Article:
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The Countdown to ESOS Phase 2

With so much currently happening: Brexit negotiations, new policy frameworks SECR, end of CRC and FiT… the list goes on; it’s hard to believe that there are only 12 more months to comply with the next phase of Energy Savings Opportunity Scheme (ESOS). We are on the countdown to ESOS Phase 2.

Energy Savings Opportunity Scheme (ESOS) is a mandatory reporting regulation that requires large undertakings to audit their energy use. The key word in this scheme is opportunity. The aim is to identify opportunity to save energy and potentially cut related energy costs.

Yes! It has already been 4 years. We are officially in the last 12 months to comply.

While ESOS phase 1 may be in the distant memory of the corporate world, it remains fresh in the minds of Consultants, Energy Managers and Lead Assessors. Also, ever present in the mind of the Environment Agency’s (EA) own auditors, the introduction of ESOS requirements in 2014 was chaotic. As a result, many companies struggled to complete the scheme before the first compliance deadline 5th December 2015.

During phase 1, over 2700 companies were forced to send notifications advising of their need for late compliance to the Environmental Agency. However, even with the resulting deadline extension into the first quarter of 2016, many organisations were ultimately fined for non-compliance.

The UK regulators continue to conduct ‘Compliance check audits’ for Phase 1 ESOS while companies should be preparing for phase 2.

Lessons Learnt from Phase 1

  •  Poor quality energy data
  •  Poor quality energy audits including due diligence due to poor quality data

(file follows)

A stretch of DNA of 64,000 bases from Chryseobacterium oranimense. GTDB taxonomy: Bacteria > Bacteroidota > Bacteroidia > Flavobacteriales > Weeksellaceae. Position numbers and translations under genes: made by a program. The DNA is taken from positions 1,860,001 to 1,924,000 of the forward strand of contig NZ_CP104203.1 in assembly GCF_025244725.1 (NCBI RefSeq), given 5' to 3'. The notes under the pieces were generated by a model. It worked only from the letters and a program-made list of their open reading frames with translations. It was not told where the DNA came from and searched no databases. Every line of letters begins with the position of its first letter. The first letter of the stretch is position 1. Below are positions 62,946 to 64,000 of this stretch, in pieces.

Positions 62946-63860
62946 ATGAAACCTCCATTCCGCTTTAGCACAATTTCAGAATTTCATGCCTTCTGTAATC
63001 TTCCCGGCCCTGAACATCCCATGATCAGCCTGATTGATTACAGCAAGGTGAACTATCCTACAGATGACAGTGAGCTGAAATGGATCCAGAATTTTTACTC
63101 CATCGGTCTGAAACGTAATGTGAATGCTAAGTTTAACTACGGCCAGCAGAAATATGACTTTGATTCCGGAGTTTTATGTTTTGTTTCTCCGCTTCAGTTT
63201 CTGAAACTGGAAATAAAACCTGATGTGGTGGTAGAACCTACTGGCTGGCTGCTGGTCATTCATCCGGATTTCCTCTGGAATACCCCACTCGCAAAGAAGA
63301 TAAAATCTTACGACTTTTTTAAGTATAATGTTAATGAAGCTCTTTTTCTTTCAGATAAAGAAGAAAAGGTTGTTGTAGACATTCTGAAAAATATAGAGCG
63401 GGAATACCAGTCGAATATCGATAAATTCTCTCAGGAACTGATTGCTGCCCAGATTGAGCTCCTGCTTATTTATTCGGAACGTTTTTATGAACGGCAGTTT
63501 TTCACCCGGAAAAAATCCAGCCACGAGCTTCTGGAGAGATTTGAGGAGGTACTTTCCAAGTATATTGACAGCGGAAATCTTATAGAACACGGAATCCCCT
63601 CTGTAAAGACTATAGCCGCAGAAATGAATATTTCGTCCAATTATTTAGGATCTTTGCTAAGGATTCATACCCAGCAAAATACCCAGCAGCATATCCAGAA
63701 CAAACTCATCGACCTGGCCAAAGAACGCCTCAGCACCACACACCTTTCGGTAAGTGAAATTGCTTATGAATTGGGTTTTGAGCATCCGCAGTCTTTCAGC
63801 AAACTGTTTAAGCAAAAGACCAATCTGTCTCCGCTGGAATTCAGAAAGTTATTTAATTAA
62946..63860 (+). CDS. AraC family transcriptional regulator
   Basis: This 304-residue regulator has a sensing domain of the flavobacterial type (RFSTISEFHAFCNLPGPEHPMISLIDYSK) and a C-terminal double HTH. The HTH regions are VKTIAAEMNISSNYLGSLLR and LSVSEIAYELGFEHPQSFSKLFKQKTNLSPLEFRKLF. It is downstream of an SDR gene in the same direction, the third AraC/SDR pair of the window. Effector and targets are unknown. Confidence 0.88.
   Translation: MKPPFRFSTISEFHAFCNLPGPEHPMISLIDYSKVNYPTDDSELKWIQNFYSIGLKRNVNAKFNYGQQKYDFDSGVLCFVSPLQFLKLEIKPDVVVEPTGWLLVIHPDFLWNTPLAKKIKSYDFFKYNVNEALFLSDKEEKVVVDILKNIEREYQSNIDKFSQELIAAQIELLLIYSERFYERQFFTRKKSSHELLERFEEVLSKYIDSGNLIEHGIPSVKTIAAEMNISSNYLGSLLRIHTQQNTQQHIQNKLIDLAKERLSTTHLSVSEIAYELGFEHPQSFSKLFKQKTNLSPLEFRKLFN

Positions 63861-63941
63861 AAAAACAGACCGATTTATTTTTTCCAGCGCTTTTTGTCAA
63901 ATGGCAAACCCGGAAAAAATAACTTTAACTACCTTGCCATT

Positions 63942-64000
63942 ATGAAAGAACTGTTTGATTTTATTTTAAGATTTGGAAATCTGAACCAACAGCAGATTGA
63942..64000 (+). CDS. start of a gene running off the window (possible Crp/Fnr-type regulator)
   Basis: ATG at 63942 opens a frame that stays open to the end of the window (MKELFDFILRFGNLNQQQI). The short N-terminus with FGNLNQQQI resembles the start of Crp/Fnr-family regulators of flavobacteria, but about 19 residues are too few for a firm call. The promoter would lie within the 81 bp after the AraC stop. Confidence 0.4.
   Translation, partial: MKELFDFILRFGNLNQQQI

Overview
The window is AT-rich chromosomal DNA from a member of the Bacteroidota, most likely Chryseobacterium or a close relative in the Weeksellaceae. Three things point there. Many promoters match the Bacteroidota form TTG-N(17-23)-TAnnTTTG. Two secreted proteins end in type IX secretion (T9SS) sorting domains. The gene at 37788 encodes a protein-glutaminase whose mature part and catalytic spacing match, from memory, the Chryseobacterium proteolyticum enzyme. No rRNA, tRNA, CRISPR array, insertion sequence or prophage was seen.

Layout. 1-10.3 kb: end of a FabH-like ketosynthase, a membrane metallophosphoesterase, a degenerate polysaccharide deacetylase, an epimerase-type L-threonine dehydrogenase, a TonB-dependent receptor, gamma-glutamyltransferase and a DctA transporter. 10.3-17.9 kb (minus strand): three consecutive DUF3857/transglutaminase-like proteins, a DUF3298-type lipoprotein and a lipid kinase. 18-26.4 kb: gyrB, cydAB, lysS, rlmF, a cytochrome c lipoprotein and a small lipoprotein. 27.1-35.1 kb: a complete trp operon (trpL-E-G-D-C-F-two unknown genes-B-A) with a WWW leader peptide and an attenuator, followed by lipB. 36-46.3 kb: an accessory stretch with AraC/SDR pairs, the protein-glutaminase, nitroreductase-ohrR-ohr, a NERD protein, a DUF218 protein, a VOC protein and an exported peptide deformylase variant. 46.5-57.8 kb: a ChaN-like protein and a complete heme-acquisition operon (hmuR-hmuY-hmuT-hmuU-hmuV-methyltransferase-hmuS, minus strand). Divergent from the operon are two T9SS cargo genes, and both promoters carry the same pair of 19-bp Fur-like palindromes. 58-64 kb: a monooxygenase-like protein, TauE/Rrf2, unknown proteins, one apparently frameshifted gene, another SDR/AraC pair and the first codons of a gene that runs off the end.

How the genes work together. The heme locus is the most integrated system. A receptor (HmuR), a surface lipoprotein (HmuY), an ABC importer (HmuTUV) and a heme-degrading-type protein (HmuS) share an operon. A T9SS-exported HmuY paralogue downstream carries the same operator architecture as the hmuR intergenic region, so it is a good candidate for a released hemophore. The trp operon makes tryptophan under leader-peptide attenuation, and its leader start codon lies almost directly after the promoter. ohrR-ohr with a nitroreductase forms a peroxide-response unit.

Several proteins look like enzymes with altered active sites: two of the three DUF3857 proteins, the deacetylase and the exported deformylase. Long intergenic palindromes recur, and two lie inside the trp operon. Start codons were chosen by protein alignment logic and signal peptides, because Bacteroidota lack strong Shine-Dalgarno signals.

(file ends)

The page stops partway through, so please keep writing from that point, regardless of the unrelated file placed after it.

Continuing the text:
•  Poor quality reports due to lack of detail
  •  Lack of Early Action taken compounded by the availability of Lead Assessors

In 2018, it was reported that 15 businesses had been issued in civil penalties of up to £45,000 for non-compliance. While several other businesses received non-compliant designations without financial penalty.
Standards are expected to be considerably higher for phase 2

Are you ready?

Don’t leave choosing your assessor until too late. As the 12 months moves on it will be more challenging on the supply of auditors and Lead Assessors available to work with you.

Research suggests that few companies have started to secure the support of Lead Assessors for the fast approaching ESOS Phase 2 compliance deadline on 5th December 2019. Its time to actively support now to avoid repeating the bottlenecks and other challenges of phase 1. The countdown to ESOS Phase 2 is on!

What has changed since Phase 1?

In short, nothing has changed with regards to the regulation. Compliance dates remain the same for Phase 1 but have been updated to reflect the new Phase. The regulation will remain in place unaffected by the UK leaving the European Union.

If the size and structure of your organisation has changed since the first compliance period, then it is best you re-assess your organisation against the qualification criteria.

Who Must Comply?

Companies have grown, merged and evolved since 2014 which could mean that they are now eligible for compliance. For those who are new to ESOS…

If your organisation has maintained its size (as a large undertaking) for at least two consecutive accounting periods but has reduced in size since it remains eligible to comply. However, for organisations which were SME’s for two consecutive accounting periods, but has changed in December 2018, these would not be required to comply.

Even more so you must understand your organisations’ legal corporate structure when assessing the qualification.
All large undertaking (as defined in the Companies Act 2006) except Public Sector organisations, which meet any of the following criteria must comply with ESOS:

1. ≥250 employees